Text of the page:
Georgia's Constitutional debate
11 May 2017

This is a commentary prepared by the editorial team of Caucasus Concise

A nation-wide consultation was recently launched in Georgia to discuss a raft of amendments to the country's constitution. A constitutional commission, chaired by the Speaker of the Georgian  Parliament, Irakli Kobakhidze, last month agreed to put forward a package of 43 measures which, if adopted, will have considerable impact on the country's system of governance. The Constitution aspires to give Georgia a system of government based on the principles of "strong parliament, capable government, non-partisan president and independent judiciary".

Whilst some of the proposals are more declaratory - for example by embedding in the constitution the country's European and Euro-atlantic aspirations, and formalising the link with the Georgian overseas diaspora, many of the amendments impact directly the operation of the country's institutions. The proposals take forward a Georgian Dream committment to define marriage as a union between man and woman.

Observers think that the government with the proposals has sought to bring together those elements that seek more reforms, civil rights and european integration with the more conservative elements of society, and in its approach the new constitution tries to strike a balance between both. Whilst the marriage definition has been condemned by some gay rights groups, a number of guarantees to individual rights and freedoms have been widely welcomed.

Observers of the Georgian political scene have been measuring the proposals against the need to enshrine a system of checks and balances in the Georgian political system. In this regard they have welcomed the proposal that would allow the setting up of parliamentary investigative committees at the request of only one third of MPs. Similarly, a vote of no-confidence in the government will now only require a simple majority to pass. There are also provisions that add to transparency and accountability in the appointment and performance of the Prosecutor-General, and the Prosecutor's Office, making it independent from executive power.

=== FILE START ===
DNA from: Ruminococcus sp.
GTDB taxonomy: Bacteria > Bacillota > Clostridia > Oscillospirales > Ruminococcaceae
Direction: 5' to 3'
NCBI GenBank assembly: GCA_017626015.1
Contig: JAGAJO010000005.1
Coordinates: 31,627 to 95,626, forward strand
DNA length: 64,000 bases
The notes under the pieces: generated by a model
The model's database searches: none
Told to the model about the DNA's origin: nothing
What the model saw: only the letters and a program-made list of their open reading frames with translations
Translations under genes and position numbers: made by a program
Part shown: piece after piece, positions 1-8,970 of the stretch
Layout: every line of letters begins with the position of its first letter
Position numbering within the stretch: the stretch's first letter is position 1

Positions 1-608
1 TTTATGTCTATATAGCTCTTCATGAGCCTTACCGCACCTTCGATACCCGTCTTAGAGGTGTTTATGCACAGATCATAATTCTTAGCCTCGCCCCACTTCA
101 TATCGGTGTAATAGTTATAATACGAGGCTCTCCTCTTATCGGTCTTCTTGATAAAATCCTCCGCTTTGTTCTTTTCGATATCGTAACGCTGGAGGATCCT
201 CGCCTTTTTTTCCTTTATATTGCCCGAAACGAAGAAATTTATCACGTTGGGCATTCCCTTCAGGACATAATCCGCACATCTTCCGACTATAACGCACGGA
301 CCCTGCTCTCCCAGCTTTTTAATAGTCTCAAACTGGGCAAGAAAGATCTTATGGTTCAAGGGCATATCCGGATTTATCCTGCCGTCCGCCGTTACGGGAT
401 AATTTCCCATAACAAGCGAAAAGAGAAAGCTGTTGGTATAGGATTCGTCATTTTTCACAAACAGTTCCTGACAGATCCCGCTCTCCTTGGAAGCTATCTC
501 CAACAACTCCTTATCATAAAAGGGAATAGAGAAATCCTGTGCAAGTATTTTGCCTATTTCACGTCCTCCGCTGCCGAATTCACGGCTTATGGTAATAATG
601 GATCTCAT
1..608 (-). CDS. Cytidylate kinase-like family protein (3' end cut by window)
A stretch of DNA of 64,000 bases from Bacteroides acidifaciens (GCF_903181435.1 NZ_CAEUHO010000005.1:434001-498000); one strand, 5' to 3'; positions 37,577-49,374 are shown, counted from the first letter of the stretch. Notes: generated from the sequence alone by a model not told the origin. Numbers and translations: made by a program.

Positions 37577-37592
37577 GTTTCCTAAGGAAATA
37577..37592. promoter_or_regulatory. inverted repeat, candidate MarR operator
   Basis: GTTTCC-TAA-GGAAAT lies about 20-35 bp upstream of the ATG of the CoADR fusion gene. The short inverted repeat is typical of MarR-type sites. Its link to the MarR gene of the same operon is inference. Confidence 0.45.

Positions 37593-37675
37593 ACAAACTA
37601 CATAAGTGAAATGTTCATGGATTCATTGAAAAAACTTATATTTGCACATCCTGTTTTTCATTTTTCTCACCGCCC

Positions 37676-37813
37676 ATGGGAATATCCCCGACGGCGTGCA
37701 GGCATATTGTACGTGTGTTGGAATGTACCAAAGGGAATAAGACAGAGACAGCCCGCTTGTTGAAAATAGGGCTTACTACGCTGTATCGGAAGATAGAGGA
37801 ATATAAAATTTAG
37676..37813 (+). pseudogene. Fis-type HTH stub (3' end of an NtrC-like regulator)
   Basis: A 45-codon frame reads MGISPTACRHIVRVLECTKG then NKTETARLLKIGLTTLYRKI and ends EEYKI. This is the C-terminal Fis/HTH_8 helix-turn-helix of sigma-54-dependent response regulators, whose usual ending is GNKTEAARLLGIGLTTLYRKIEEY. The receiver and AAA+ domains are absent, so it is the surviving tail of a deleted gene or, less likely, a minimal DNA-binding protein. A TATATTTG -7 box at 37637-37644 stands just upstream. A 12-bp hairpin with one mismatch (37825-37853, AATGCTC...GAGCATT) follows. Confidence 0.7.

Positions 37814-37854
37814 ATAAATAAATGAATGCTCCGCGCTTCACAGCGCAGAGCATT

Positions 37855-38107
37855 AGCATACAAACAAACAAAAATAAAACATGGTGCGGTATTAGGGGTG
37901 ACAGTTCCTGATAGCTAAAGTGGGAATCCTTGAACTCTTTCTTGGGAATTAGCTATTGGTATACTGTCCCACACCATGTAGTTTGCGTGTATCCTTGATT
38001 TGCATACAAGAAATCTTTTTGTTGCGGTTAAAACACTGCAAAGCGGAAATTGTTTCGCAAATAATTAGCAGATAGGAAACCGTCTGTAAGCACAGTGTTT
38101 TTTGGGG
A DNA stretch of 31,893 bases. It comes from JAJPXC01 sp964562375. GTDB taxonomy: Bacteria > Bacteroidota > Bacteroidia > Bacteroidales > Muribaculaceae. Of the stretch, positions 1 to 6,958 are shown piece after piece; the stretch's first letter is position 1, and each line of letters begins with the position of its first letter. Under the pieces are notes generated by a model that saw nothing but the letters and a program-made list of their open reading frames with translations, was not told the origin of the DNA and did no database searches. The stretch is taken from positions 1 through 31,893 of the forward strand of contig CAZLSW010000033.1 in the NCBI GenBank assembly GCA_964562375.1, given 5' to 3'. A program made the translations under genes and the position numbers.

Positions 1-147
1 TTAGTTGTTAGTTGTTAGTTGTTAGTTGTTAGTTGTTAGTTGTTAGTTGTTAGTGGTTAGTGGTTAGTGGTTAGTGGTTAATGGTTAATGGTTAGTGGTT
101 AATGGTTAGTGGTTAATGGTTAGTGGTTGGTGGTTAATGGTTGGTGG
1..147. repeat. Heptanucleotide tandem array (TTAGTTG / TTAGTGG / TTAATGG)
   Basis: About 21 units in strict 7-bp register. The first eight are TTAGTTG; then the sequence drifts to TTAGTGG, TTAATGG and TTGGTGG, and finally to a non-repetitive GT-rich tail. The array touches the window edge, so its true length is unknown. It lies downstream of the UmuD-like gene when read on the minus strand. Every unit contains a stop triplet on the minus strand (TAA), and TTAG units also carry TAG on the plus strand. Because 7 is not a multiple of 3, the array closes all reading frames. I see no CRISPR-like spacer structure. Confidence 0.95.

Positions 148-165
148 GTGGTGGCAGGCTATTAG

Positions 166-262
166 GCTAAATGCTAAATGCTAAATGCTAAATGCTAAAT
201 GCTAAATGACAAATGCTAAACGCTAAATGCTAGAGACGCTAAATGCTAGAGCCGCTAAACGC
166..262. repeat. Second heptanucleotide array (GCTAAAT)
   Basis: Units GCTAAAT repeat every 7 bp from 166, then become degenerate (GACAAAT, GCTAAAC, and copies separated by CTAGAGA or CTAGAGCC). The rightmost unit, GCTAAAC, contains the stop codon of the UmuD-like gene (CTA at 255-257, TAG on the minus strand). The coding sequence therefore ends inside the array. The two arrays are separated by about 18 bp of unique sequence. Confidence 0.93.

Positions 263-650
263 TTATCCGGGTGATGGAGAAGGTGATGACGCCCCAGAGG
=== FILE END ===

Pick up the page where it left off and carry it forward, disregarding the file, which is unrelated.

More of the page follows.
The amendments that are proving more controversial are related to the Office of the President and the elections. In the last years of the Saakashvili government, the Georgian constitution was changed to turn the country into a parliamentary republic. The powers of the President were transferred to the prime minister. The President at present has only a few symbolic powers. But he remains  elected by popular vote, giving the office holder considerable moral authority. The current amendments propose having the president elected by parliament - not an unusual situation in countries where the president has little power, but a move that has been strongly resisted by the current incumbent Giorgi Marghvelashvili, who sees them as an attempt to remove the possibility that the president acts as a counterweight to the executive branch of government. If approved the changes to the election of president will only come into effect after the next president is elected by popular vote under the present rules, but many Georgians remain ambivalent about the parliamentary system, so the issue is broadly debated.

The biggest discussion is however centering around the election rules, with political parties and ngos engaging in a heated discussion on where things should go.  

A new measure eliminates the single seat constituencies - the so called "majoritarians". All MPs will henceforth be elected through a nation-wide party list. This measure is a two-edged sword for both government and opposition. Georgian governments of different political shades in the past benefited from this system. Majoritarian MPs tended to come from the governing party, or to support it if elected on an independent ticket. By eliminating them the government may be seen adopting a progressive measure that is against its own interest. But opposition parties accuse the government of cutting a direct link between constituencies and parliament and say the new system will be easier for the government to manipulate.

The new constitutional draft keeps the 5% threshhold for securing seats in parliament. This has been condemned by a number of smaller parties, but the government says it discourages political fragmentation. Even more controversial is another measure that provides for the votes of those parties that do not pass the 5% threshold to revert to the party holding the highest number of votes. This the government says is important to ensure that whoever wins has a stable majority to govern and avoid the risk of instability. The opposition is not convinced, and many parties are now calling for a referendum to let the people have the final say.

The Georgian Dream government has enough seats in parliament to enable it to force through the constitutional changes and adopt them with 2/3 majority if it wants to. It has so far moved cautiously with the constitutional changes, and has sought the advice of the Venice Commission on a number of issues, including areas that involve the selection of the judiciary. It should however remain in listening mode and continue to seek as much consensus as possible on as many measures as possible. In the end Georgian society needs to be convinced that the constitutional changes improve the country's governance and add to the process of democratic state-building, and are not being adopted to serve some short term political project.

This commentary was preparedby the editorial team of Caucasus Concise, a weekly electronic newsletter published in association with